Happily Even After
I Belong to You
By Josh Noem
I’ve been away from home for the past few weeks working in the heart of a nuclear power plant.
We are saving money for a down payment on a house, and with all three kids in school, it is not a huge stretch for our family to allow me to take on a side job like this for a few weeks at a time. It is a tight schedule for Stacey to get them to school and pick them up, and squeeze her workday in between, but we’ve been making it work because it is a good way to build up some savings.
When we were newlyweds, I did this kind of work on a few occasions. I am on a crew that travels to nuclear power plants while they are shut down for routine maintenance. This crew specializes in cleaning a specific part of the reactor. I’m joining the crew to work on two reactor sites near our home in Indiana—one job we completed earlier this month and another begins next week.
The pay is very good, and there is lag time involved as each site has to train everyone on procedures and safety measures. This allows me time to keep up with my regular freelance writing. Plus, it is interesting work, with interesting people.
Still, it has been every bit of the disruption to family routine that we expected it to be.
I remember having a very strange sensation when I left for the job, pulling away from our house in a rental car. I was all by myself—I had no one else to consider in deciding my route or if I had to stop for a bathroom break. I didn’t have to think about how to keep children occupied for a few hours in the car. I was on my own, and it felt weird.
When I got home, I had the distinct feeling that I was stepping back into an important identity. After being on my own, it felt good to be swimming with the current of family life again, helping our kids with homework and assisting Stacey with dinner planning. I remembered that I belong to these people.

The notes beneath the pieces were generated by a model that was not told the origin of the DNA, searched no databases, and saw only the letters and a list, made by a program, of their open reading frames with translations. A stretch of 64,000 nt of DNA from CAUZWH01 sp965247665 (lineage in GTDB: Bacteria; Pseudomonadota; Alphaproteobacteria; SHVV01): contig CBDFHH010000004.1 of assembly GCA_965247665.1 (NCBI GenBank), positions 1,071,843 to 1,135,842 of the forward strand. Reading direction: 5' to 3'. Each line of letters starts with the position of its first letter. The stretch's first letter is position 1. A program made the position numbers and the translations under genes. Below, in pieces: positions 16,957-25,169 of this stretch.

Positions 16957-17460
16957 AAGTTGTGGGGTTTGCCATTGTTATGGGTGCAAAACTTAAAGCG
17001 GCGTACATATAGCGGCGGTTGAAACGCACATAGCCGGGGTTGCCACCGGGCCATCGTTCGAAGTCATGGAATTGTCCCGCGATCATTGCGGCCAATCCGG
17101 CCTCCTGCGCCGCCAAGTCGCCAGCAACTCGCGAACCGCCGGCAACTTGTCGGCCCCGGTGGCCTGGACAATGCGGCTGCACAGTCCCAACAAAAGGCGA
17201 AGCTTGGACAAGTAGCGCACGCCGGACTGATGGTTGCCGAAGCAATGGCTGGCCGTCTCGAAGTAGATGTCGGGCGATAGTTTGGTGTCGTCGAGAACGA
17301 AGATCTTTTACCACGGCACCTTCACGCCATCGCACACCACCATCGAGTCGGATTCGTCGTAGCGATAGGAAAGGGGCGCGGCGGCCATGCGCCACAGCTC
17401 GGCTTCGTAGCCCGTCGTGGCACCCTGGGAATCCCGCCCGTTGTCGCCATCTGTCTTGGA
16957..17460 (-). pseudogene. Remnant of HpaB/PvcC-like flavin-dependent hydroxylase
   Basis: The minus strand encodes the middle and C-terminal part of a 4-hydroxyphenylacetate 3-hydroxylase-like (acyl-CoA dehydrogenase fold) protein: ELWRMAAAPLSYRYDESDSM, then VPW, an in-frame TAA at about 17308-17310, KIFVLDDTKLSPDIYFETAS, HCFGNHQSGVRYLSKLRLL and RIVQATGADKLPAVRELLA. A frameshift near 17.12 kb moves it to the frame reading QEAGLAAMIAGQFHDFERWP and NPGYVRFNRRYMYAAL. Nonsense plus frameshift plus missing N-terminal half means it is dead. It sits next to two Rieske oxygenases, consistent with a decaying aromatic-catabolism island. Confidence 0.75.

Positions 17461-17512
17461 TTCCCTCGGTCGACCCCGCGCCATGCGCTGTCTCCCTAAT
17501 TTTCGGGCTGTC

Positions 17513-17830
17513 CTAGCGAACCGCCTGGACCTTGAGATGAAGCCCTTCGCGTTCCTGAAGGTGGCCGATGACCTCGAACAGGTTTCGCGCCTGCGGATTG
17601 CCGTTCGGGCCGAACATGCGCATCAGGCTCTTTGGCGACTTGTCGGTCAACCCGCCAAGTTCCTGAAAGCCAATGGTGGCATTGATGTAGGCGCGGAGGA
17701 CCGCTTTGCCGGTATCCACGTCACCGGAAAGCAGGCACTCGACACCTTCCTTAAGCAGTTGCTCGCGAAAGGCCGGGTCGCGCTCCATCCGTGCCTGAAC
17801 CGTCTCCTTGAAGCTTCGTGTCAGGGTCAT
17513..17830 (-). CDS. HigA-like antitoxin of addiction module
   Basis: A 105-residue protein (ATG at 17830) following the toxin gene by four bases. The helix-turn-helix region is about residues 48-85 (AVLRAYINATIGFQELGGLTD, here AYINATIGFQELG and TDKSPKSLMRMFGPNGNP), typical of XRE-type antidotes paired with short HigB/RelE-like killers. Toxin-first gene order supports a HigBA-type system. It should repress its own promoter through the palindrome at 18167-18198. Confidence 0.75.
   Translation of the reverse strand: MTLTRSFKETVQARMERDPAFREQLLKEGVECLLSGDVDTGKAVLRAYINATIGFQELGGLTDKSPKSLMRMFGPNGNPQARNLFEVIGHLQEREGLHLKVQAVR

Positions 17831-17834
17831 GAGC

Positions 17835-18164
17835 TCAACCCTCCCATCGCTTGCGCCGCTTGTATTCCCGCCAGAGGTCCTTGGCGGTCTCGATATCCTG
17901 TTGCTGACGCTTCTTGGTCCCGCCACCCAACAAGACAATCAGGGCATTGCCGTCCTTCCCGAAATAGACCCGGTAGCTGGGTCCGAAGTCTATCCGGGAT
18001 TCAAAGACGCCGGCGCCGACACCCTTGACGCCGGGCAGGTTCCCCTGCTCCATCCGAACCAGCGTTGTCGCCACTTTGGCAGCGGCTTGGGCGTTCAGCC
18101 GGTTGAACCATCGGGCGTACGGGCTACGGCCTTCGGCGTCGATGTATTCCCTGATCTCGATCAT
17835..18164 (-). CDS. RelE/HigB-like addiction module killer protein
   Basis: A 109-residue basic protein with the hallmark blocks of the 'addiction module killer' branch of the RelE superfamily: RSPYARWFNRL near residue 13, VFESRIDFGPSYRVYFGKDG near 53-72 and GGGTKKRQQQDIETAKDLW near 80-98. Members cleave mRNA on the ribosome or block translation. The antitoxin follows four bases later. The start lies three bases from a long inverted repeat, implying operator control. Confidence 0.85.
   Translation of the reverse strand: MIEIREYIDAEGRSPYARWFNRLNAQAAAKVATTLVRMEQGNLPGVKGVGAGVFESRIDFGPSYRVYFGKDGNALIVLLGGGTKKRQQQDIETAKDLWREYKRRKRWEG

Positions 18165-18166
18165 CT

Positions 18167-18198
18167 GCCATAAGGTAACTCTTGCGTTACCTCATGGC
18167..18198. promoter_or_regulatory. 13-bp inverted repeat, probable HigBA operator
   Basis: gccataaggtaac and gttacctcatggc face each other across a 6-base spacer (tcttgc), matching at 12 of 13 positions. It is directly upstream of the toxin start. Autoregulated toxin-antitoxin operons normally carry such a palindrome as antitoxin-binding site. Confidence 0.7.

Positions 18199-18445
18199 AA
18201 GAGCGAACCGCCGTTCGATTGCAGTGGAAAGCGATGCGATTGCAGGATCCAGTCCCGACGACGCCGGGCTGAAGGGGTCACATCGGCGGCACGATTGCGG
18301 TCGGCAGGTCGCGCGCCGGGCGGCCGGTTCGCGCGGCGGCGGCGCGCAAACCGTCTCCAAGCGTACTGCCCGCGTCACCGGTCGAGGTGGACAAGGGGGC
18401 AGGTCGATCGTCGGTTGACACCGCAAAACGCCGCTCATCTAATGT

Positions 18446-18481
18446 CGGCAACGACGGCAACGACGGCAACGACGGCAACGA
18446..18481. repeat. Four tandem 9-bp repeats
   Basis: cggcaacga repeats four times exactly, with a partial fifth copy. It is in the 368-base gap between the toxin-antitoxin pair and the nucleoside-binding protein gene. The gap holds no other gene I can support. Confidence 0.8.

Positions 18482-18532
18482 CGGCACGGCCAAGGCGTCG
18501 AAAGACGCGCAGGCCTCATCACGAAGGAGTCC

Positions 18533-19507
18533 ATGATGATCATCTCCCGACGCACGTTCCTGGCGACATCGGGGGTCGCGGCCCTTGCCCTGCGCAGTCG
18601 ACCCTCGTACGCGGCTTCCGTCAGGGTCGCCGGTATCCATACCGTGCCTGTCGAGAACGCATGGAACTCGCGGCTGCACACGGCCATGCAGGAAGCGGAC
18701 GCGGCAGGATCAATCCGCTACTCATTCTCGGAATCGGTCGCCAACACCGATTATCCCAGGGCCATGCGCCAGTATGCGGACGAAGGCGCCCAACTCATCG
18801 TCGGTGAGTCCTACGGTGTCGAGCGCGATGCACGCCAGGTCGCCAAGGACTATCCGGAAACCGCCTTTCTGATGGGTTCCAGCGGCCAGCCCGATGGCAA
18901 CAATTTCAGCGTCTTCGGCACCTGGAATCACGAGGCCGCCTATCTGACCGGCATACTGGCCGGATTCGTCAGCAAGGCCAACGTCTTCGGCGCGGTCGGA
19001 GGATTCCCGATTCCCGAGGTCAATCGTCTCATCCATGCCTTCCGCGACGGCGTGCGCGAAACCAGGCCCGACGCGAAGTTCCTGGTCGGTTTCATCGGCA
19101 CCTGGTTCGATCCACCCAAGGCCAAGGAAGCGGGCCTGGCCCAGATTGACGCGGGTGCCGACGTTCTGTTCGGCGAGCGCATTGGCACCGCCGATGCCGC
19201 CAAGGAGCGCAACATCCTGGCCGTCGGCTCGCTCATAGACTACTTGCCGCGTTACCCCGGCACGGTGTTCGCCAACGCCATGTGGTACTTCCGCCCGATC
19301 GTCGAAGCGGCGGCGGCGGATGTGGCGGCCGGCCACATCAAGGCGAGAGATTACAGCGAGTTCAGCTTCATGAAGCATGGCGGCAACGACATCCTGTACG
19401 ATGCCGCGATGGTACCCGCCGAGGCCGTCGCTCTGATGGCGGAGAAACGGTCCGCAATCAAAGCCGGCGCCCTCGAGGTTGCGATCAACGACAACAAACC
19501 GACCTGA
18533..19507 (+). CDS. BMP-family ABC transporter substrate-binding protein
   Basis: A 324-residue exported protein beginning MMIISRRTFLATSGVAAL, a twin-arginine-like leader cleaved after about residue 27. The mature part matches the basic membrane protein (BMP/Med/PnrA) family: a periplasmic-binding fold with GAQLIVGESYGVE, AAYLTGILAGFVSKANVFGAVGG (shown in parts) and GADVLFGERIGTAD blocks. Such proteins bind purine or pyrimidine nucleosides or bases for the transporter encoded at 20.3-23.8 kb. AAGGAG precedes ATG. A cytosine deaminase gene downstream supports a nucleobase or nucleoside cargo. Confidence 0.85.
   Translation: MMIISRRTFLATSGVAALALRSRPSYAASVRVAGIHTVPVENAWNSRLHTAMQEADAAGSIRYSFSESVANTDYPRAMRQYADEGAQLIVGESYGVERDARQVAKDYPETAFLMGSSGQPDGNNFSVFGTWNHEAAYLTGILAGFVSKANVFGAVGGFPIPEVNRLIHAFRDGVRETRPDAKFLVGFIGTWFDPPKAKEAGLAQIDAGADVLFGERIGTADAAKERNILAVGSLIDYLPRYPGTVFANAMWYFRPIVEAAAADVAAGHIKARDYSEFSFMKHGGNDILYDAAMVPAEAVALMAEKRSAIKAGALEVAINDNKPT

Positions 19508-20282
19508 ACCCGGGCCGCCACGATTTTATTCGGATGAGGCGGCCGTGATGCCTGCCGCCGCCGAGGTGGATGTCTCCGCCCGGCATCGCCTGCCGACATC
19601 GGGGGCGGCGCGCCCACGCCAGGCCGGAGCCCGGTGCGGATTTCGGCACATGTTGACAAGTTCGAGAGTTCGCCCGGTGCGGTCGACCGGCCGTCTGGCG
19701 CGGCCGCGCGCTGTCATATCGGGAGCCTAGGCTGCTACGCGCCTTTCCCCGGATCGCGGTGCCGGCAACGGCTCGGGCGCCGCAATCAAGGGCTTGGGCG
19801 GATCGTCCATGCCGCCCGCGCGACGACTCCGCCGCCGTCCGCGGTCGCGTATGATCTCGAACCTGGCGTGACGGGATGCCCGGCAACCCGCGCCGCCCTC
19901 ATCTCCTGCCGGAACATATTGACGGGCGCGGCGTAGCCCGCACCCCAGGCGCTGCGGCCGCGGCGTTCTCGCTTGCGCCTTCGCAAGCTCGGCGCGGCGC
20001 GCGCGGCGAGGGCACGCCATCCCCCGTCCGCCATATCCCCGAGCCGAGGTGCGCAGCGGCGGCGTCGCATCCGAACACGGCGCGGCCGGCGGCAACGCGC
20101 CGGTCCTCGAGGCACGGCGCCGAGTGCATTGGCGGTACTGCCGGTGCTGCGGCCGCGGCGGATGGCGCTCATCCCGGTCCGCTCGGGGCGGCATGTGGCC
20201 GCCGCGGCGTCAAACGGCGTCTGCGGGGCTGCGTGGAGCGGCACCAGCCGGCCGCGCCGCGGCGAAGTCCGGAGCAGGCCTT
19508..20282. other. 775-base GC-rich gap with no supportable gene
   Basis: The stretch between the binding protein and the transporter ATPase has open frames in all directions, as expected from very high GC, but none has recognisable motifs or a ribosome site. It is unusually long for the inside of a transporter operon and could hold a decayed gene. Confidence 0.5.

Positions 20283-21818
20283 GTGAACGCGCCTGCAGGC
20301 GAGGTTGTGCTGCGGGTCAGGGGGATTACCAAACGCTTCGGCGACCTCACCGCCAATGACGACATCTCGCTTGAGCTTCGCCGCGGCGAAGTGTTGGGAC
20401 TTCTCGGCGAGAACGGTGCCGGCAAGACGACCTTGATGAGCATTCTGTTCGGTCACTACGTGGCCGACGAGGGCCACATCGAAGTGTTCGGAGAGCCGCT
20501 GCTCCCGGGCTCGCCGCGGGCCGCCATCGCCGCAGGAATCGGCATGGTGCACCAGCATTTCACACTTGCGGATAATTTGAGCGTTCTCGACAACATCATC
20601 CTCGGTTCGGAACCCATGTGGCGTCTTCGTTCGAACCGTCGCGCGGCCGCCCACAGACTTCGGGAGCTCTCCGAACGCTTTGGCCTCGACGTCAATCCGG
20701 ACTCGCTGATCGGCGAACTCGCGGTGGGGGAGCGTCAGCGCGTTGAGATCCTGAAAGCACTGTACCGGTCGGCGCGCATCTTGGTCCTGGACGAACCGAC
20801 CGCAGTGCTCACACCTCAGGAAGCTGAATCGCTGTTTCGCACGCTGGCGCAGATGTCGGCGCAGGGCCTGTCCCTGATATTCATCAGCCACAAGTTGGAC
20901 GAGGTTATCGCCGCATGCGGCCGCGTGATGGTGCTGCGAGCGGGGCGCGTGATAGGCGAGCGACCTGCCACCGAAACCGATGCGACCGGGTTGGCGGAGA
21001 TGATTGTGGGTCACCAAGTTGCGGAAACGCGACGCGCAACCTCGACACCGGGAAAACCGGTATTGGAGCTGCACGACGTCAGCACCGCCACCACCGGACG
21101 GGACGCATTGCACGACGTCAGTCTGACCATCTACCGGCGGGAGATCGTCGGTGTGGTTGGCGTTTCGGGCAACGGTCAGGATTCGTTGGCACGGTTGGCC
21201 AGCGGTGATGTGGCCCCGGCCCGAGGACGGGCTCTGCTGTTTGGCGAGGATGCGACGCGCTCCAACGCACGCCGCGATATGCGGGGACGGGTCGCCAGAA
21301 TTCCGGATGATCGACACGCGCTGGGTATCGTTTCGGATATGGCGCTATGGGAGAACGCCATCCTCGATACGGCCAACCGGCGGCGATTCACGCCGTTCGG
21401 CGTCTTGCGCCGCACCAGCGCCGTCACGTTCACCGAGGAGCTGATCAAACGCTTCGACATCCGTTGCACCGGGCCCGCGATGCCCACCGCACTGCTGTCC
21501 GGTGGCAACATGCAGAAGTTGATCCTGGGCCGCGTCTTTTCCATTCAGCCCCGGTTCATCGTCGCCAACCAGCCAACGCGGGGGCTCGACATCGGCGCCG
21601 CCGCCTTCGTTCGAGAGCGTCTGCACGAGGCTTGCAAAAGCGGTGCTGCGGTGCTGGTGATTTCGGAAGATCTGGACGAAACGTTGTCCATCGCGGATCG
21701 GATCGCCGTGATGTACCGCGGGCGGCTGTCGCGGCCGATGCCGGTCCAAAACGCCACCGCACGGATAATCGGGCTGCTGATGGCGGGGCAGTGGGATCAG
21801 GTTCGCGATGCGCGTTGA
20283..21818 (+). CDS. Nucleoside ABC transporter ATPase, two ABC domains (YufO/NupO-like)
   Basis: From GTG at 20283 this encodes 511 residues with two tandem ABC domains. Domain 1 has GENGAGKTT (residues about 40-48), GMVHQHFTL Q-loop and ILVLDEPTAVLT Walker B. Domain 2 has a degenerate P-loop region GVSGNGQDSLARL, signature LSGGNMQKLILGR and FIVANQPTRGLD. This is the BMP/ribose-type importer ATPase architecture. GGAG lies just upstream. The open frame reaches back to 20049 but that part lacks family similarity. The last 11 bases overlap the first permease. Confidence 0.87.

Of course, I hadn’t forgotten that I am a husband and father while I was away, but my experience was not tethered to those realities in any way. Finding those lines of connection again felt fresh and familiar. Those lines are constraining in a way—I can’t make my own decisions about how to shape my day because I am responsible for and to four other people. Those lines are also freeing and fulfilling because they are the lines that anchor me to my truest and deepest identity.
I think all parents and spouses fantasize about life without the routines and responsibilities of family life. It was an interesting contrast to skip around without being tied to family rhythms for a short time, but it also felt shallow. I felt like I was pretending, and the freedom I experienced was empty. I had the distinct impression that it would quickly get old.
Absolute freedom is an illusion—every life has its constraints. We are free, though, to choose the kind of restraints we use to shape our lives. For those of us called to the vocation of marriage and family life, those restraints are simply the threads that weave the fabric of family life. Restraints seen in this light become less like chains and more like wings. I know the constraints of marriage and family have transformed me and taken me to new places.
It became clear to me in the past week that my family helps me become the person I was created to be. They call out of me patience and compassion and service—love, in a word—and this love calls me to goodness, to become a clearer reflection of the image of God.
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